1 Peter 5:1-5. The Task of the Shepherd

From: "Biblical Theology Weekly Bible Study" <editor@biblicaltheology.com>
Subject: 1 Peter 5:1-5. The Task of the Shepherd
Date: October 27th 2016

1 Peter 5:1-5.
The Task of the Shepherd

Copyright © 2016, Dr. John W. (Jack) Carter.  All rights reserved.
www.biblicaltheology.com   Scripture quotes from KJV

Peter has been writing to a wide-spread church community that, in its early years, was struggling to define itself within a culture that gave it very little acceptance.  One could probably argue that the 21st-century church may be finding itself facing more and more similar challenges as the non-Christian world seems to becoming more and more openly opposed to Christianity.  Unlike many Christian denominations today, the early church had no hierarchy of authority, leaving local congregations to establish and follow their own mission as best as they could with their limited understanding of Christian faith, practice, and doctrine.  Consequently, the leadership that Peter, Paul, and others provided was invaluable to the nurturing of the early church.

Individual churches were small and quite diverse in their demographics, as well as in their doctrine and practice.  They tended to be small house churches where a few would gather together regularly, subject to the hospitality of a host who was usually the leader of the group.  Being such a group leader carried with it a great responsibility, and in a time of persecution, also carried some modicum of additional risk, as they may frequently serve to deflect the bulk of the persecution as well as counsel and minister to those in the group who also so suffer.  As Peter brings this letter to a close, he writes specifically to the leadership of the churches and to the relationship the leader has to his purpose and to his group.  He also writes about the responsibility that the church fellowship has to those who minister on their behalf.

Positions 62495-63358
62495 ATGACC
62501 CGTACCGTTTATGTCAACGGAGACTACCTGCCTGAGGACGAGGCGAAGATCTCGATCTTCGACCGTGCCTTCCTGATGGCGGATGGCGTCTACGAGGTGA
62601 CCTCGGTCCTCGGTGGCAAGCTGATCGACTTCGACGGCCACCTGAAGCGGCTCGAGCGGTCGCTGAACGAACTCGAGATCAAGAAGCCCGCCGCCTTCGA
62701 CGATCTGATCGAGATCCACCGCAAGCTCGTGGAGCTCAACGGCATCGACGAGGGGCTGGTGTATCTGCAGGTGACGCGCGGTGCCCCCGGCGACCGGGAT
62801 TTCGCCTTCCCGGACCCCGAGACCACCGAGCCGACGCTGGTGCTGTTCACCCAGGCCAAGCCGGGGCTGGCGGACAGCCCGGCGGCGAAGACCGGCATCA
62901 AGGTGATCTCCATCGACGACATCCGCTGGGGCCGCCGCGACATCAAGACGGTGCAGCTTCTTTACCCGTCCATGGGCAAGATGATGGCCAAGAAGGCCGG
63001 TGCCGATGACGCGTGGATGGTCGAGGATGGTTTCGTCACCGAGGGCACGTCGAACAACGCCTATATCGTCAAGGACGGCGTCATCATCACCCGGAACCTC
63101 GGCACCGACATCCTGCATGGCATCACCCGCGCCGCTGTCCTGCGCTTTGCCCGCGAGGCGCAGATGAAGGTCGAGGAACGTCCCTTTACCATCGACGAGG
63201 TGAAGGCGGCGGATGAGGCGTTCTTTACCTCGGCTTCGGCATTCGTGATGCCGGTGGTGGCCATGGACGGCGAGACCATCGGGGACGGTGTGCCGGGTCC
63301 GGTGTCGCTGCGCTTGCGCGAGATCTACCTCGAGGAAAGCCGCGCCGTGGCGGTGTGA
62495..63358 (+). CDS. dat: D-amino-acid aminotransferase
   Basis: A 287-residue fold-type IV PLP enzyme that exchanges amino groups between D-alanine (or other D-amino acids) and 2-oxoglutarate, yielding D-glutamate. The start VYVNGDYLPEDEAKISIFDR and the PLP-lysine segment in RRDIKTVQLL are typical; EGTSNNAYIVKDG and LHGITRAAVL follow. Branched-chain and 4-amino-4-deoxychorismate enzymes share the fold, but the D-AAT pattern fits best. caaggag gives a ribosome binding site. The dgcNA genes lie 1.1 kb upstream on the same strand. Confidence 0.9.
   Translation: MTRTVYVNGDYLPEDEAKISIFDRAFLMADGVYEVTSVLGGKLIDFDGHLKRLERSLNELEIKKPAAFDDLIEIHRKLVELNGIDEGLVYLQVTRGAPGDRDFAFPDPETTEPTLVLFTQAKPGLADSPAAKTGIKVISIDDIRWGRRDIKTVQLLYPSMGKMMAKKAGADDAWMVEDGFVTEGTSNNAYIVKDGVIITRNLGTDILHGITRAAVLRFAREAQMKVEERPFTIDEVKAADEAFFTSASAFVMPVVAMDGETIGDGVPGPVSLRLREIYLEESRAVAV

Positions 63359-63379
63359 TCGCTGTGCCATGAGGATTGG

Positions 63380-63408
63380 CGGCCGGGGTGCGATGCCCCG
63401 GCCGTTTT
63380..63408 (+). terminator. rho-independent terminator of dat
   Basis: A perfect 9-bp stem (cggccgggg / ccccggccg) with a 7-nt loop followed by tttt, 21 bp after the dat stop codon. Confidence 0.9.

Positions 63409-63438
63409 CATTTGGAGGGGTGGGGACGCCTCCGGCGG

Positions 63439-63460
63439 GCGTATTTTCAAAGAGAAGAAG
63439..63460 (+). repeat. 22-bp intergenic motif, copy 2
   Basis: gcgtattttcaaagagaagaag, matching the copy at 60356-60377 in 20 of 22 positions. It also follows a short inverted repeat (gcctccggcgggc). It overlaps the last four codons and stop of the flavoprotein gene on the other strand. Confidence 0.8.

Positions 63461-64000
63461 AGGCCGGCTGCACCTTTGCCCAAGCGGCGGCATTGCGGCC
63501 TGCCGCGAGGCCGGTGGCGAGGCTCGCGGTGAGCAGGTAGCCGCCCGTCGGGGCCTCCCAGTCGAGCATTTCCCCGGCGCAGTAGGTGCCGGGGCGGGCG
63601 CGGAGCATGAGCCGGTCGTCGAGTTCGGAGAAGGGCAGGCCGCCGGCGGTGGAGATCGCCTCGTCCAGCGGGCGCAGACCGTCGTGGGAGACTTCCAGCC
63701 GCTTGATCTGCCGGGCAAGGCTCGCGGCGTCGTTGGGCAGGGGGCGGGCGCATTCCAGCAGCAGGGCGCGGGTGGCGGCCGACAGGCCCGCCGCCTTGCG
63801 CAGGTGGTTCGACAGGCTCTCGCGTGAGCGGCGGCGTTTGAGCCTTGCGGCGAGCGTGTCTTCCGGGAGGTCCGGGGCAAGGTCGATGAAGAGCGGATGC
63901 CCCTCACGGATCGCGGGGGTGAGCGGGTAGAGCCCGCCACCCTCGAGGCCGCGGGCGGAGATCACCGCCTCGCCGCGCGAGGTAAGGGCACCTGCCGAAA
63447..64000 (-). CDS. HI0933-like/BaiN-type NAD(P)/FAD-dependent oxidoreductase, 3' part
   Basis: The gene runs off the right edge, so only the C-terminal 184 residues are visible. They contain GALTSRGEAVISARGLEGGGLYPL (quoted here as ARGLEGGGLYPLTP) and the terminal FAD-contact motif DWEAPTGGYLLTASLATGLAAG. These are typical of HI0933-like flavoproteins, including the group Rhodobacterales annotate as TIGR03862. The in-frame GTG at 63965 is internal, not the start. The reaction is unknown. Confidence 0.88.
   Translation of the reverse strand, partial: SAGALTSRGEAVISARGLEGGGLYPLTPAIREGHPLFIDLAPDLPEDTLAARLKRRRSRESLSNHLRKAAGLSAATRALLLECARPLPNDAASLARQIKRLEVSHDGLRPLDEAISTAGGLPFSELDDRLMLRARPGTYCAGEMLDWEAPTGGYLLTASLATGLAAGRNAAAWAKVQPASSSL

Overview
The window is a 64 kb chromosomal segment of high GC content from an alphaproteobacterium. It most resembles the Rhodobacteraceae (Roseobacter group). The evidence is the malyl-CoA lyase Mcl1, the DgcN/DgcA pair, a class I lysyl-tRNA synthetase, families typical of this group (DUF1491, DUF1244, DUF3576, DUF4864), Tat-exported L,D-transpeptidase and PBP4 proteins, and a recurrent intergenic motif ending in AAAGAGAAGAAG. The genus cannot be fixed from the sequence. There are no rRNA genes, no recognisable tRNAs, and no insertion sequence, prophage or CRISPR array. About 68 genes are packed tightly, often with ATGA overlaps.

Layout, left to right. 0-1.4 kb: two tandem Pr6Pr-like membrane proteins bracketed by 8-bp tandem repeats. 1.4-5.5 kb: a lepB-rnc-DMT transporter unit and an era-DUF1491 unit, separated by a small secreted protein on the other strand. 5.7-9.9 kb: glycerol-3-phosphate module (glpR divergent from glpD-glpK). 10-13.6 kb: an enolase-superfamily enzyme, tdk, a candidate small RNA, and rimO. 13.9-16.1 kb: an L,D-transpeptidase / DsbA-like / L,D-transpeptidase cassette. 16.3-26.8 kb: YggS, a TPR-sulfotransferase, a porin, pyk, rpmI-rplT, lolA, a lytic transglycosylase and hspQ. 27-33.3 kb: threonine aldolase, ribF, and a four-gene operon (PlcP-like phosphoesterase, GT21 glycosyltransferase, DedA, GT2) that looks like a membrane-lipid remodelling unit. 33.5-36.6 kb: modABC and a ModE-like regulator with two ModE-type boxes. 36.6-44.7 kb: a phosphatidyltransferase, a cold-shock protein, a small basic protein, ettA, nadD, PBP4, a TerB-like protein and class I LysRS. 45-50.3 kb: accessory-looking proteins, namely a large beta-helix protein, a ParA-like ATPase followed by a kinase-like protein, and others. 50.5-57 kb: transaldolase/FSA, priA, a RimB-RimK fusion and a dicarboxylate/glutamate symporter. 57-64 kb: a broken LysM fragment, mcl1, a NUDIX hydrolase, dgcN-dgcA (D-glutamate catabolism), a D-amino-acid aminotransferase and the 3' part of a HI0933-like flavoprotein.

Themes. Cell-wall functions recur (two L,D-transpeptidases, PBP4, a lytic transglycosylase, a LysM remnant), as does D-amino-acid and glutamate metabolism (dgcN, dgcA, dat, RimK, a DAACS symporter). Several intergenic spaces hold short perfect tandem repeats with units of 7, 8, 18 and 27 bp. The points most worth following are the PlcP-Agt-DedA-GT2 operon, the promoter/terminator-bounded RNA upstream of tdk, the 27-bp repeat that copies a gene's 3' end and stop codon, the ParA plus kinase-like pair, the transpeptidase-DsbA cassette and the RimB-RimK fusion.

Shepherding the Flock

2 Peter 5:1.  The elders which are among you I exhort, who am also an elder, and a witness of the sufferings of Christ, and also a partaker of the glory that shall be revealed:

Peter refers to the leaders as “elders,” a group among whom he considered himself.  Peter never considered himself as an authority figure over the elders, but rather as a co-worker (fellow-elder, sympresbyteros) as they share their witness of the sufferings of Christ, and also as partakers in the glory that shall be revealed. 

Some churches bring great significance into the differences between the Greek words used for “elder,” “overseer,” or “bishop,” but the scripture epistles tend to interchange and overlap their usage.  The word, elder, is a Greek transliteration of the similar Hebrew term used frequently in the Old Testament.  The elders in today’s church would be those who are responsible for the doctrinal integrity and spiritual nurture of the flock, the ones we would refer to as “shepherds of the flock.”  This is quite disparate from the group of words that are translated as “deacon,” those who serve the physical needs of the needy in the fellowship, including widows and children.

We may recall that Paul instructed Titus to appoint leaders that he referred to interchangeably as “elders” and “overseers.”  Our first assumption of this process that Paul recommends is similar to that implied by the modern church fellowship with its pastoral staff and deacon/elder/presbytery.  However, we may be reminded that Titus’ church, as well as the others that we read of in the New Testament were not single, nor large congregations, but rather collections of individual house churches, with each having the need of a shepherd, the elder.